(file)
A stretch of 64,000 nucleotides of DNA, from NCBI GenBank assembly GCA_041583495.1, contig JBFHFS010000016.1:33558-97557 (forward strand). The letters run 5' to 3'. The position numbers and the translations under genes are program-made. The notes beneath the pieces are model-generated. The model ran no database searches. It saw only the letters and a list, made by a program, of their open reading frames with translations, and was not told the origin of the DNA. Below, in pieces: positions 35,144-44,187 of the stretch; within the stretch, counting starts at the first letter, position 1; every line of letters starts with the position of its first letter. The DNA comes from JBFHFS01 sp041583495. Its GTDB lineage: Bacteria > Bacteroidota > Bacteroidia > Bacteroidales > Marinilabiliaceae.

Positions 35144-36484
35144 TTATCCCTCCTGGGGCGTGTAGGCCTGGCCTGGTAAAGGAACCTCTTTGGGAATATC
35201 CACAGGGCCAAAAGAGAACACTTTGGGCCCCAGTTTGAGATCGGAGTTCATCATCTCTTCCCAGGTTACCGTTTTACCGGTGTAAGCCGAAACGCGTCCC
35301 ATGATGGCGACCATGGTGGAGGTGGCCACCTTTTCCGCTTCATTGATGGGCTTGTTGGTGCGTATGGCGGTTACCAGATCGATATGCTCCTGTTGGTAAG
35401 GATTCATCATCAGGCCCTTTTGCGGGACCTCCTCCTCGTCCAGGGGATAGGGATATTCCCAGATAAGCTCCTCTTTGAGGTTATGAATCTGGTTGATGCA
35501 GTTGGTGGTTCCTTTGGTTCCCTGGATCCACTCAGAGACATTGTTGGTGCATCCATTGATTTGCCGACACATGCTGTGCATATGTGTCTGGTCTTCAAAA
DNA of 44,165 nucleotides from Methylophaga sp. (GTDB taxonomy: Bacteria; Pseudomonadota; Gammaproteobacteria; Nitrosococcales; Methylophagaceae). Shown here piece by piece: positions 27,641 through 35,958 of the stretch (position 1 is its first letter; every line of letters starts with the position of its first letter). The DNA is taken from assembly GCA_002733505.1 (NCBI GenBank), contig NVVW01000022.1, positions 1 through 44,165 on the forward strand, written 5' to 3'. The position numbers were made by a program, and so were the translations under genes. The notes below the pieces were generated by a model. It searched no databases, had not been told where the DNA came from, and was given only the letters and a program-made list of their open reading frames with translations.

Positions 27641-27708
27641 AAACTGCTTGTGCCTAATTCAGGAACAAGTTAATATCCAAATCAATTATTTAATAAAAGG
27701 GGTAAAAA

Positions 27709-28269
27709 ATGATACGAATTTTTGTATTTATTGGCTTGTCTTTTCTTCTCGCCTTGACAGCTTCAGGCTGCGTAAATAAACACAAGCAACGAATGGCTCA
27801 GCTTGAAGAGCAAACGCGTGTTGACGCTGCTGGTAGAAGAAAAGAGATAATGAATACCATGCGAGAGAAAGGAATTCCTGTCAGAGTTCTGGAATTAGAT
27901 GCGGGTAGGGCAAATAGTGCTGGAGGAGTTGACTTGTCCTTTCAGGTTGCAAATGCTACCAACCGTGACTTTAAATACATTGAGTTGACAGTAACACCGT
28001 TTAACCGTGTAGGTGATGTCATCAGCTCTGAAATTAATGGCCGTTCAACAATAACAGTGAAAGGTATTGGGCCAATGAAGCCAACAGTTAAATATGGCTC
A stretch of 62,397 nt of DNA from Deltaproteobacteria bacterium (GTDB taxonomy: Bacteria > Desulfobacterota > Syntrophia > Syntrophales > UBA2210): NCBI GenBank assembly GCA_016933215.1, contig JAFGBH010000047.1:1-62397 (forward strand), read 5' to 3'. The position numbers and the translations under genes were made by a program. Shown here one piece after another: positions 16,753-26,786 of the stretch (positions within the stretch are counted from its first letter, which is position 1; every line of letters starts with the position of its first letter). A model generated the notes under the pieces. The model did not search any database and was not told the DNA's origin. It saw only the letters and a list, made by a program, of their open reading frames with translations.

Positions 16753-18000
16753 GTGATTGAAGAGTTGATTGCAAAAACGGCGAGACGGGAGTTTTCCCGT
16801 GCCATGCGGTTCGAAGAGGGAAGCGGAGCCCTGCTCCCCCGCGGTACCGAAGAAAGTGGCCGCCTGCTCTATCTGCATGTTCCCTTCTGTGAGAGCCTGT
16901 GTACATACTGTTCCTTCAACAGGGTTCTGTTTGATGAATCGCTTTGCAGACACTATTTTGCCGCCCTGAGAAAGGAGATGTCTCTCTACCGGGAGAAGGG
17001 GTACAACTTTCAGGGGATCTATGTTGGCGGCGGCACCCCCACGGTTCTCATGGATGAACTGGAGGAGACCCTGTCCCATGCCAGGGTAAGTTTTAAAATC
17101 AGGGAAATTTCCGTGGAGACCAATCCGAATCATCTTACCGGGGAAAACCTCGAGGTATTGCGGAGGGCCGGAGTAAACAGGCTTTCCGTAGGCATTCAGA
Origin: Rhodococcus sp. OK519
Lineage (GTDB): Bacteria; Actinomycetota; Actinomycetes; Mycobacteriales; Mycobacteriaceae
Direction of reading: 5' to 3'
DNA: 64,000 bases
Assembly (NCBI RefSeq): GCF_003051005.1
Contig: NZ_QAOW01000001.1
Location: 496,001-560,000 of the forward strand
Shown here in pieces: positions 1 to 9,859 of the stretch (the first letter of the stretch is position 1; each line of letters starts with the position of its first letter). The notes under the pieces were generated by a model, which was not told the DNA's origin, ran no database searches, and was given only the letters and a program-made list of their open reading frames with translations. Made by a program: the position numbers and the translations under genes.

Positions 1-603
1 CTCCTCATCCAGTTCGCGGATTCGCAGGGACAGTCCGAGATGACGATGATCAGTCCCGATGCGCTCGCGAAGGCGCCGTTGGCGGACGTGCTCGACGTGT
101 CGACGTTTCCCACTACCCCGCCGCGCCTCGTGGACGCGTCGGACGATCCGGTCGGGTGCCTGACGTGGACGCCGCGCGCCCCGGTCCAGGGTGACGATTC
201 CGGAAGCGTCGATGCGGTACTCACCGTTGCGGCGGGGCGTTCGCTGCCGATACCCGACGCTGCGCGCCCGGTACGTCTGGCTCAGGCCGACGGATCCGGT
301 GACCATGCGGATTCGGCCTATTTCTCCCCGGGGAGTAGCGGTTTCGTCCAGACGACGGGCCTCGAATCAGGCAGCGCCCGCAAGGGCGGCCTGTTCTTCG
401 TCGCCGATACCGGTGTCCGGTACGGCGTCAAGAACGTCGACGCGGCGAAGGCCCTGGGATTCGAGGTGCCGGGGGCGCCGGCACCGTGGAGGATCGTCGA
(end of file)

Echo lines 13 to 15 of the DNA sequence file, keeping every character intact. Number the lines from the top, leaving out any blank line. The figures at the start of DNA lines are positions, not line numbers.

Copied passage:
27709 ATGATACGAATTTTTGTATTTATTGGCTTGTCTTTTCTTCTCGCCTTGACAGCTTCAGGCTGCGTAAATAAACACAAGCAACGAATGGCTCA
27801 GCTTGAAGAGCAAACGCGTGTTGACGCTGCTGGTAGAAGAAAAGAGATAATGAATACCATGCGAGAGAAAGGAATTCCTGTCAGAGTTCTGGAATTAGAT
27901 GCGGGTAGGGCAAATAGTGCTGGAGGAGTTGACTTGTCCTTTCAGGTTGCAAATGCTACCAACCGTGACTTTAAATACATTGAGTTGACAGTAACACCGT